People passionate about mental health

Without boring the hell out of you with a whole bunch of social dynamics theory, humans naturally form groups, or tribes. We gravitate to other people who are similar to ourselves, where we feel we belong, and create our own little worlds, our own idea of what ‘normal’ is. From inside our groups, we look out at everyone else in our culture, and our group is ‘us’ and they are all ‘them’. We might get along just fine with some different groups, but most of us have our ‘other’, a cultural group we do not like, understand, or find anything admirable about. And often we feel totally justified in dehumanising, alienating, and shaming those others, who we consider to be beneath us. The enlightened educated who wouldn’t make jokes about gay people, or derogatory comments about Asians consider that Northern Suburbs ‘white trash’ girls who go shopping in their ugg boots and have lower back tattoos are fair game. In blue collar circles it’s the ‘paper pushers’ and academics. In wealthy areas it’s the poor, the ‘drop-outs’ and ‘dole bludgers’. For many of the middle class it’s addicts. We’ve all got them. We all seem to need to find a reason that we are not like all those other pathetic, unhappy people, why our lives will be okay, our marriages will last, our dreams come true. We build theories that comfort us, often at the expense of our ‘other’, the people we allow ourselves the luxury of talking about with contempt.

I’m not talking about ideological differences, I have huge problems with neo-nazis and gangs because I loathe their values and behaviour. This is cultural, and not much more sophisticated than laughing at the next village because they put mud in their hair and think it looks good, while we all know that wearing blue anklets is the essence of beauty. We deride our ‘other’ and really struggle to see that under the different cultural norms, dress, and values, they are all just humans like us, and many have good values and are decent people. In a similar way, we also often struggle to see the flaws and nastiness within our own group. We tend to be permissive and accommodating, and defend our own from any perceived attack.

For many parts of society, people with mental illnesses are a convenient out group, who can be demonised, humiliated, and treated with contempt. It is becoming less socially acceptable to do this in some circles, which is a step towards reducing stigma and prejudice. But unfortunately for those of us with mental illnesses, we are in constant contact with one of our greatest ‘other’, the staff in the mental health system. Cramped into constant interaction, these two cultures are often at war, and as a peer worker, I’m painfully aware of how little each group understands or respects the other.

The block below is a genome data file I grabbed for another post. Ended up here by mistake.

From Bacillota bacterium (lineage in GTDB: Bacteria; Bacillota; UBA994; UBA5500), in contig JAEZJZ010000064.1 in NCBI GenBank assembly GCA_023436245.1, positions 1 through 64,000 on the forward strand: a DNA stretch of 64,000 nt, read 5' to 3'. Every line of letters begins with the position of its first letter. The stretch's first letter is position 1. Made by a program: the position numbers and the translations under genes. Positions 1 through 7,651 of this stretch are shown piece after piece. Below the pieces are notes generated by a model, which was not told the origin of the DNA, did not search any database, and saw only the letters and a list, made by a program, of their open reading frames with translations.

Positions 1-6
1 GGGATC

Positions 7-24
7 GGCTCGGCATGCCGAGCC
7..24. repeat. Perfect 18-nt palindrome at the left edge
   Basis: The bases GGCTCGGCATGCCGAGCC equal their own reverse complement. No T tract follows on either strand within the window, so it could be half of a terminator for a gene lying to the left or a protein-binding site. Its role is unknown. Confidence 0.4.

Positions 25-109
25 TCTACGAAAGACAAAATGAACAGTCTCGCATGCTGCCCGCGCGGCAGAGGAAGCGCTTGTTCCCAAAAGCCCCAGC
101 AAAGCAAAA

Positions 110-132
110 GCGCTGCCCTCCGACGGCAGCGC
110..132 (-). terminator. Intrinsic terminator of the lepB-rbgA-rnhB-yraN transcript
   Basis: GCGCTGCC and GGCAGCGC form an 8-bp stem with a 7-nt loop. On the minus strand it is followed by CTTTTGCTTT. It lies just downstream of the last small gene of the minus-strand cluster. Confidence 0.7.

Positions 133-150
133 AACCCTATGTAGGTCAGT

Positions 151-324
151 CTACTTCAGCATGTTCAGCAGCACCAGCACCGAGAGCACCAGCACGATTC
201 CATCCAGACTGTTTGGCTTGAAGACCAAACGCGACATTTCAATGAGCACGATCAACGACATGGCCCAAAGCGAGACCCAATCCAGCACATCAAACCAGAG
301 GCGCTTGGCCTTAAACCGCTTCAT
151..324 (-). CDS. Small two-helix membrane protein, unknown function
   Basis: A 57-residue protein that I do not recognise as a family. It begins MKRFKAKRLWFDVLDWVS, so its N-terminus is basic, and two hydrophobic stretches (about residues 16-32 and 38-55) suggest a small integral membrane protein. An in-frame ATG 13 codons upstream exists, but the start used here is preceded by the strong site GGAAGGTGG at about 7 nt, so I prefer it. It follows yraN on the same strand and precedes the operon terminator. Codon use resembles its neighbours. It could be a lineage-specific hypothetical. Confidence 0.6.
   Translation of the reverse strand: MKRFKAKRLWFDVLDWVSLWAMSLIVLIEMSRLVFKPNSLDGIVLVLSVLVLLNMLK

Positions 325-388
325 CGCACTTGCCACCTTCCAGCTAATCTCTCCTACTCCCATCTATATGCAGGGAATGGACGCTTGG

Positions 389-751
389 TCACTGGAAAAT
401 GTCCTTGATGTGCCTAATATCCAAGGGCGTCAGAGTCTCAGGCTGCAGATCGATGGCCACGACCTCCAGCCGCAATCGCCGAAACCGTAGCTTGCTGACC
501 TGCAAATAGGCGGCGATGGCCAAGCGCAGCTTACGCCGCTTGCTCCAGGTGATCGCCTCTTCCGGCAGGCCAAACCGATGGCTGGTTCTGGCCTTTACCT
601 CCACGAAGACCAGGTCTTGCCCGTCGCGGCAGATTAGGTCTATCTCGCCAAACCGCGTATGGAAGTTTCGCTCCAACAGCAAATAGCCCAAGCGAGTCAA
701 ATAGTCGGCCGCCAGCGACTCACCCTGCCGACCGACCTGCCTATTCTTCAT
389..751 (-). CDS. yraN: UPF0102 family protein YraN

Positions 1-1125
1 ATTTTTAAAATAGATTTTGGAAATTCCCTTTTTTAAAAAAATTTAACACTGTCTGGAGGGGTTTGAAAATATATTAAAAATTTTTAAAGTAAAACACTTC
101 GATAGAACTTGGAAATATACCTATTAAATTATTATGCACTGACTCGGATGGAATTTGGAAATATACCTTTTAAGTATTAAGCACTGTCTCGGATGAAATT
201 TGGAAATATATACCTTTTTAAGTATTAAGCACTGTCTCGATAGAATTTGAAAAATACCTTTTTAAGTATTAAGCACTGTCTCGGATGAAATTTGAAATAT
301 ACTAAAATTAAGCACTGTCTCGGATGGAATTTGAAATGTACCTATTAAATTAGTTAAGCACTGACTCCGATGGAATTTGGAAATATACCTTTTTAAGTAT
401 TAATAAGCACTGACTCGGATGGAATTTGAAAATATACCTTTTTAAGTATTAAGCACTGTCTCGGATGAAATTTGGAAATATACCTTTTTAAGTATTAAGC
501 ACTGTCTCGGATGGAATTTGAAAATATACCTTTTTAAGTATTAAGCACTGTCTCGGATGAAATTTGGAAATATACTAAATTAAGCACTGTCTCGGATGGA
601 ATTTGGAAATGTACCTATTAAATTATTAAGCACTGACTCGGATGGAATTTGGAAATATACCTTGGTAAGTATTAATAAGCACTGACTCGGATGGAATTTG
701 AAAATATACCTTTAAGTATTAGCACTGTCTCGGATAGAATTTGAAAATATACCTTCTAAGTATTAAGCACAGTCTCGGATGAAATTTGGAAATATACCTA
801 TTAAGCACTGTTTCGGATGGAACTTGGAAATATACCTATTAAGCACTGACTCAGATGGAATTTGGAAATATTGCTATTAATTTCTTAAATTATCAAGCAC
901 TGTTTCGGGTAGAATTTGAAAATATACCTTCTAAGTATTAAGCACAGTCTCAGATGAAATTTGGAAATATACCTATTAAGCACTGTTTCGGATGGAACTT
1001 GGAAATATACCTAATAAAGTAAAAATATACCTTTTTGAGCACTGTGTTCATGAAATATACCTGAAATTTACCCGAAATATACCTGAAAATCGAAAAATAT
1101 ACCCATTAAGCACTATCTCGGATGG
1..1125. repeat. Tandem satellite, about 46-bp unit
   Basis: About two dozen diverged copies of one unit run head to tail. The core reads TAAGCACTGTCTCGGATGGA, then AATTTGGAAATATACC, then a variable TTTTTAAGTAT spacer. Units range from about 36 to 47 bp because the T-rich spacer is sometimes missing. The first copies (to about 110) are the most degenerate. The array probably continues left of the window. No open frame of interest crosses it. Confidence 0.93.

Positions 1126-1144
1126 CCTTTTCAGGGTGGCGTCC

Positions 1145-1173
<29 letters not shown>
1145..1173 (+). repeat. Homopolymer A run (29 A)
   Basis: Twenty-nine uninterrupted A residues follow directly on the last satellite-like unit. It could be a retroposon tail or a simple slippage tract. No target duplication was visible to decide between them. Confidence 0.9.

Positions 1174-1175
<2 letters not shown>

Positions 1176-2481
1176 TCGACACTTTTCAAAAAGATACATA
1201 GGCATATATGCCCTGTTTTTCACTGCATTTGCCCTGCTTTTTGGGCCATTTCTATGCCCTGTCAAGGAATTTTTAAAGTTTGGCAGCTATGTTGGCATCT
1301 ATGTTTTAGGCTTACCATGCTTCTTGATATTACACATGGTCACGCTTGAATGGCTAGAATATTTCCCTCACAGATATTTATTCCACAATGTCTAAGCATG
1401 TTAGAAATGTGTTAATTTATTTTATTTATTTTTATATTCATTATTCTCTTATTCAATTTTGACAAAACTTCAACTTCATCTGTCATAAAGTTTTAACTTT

I’ve sat in pubs and felt the disgust as a loud conversation at the table over turns to how those crazy people should all be jailed for everyone’s safety. But the level of contempt and loathing within the mental health system has been just as high, if differently expressed. The language changes as the culture evolves, but the contempt remains the same. I hear things like “consumers just want everything handed to them on a platter, they don’t want to have to work for anything”, “they don’t take any responsibility for their own lives”, “refuse to commit to the program”, “clearly don’t want to get better”, “enjoy the attention”, “faking it”, “pathetic”, “just bringing everyone down with them”, “if they were really serious, they’d have killed themselves”, “a drain on the system”, “they think their story is more important than anyone else’s”. In some cases the hostility is more subtle, in others more overt. It’s not everyone in the system of course! But in my experience, there’s a lot of it. Most of these people are not awful people, they are deeply frustrated, they have been told they are responsible for making mentally ill people ‘better’, and they have been trained and now work in a structure that has a powerful them-and-us dynamic going on, where we the educated are here to fix those the sick. I hate everything about this. It utterly repulses me and I find it everywhere. People with mental illnesses themselves, once in staff positions, seem just as likely to pass these kinds of judgements on the ‘borderlines’, complex cases, addicts and traumatised, just as likely to react to the cultural conflict by taking more and more control away from those they are supposed to be helping, while talking about empowerment and having a voice.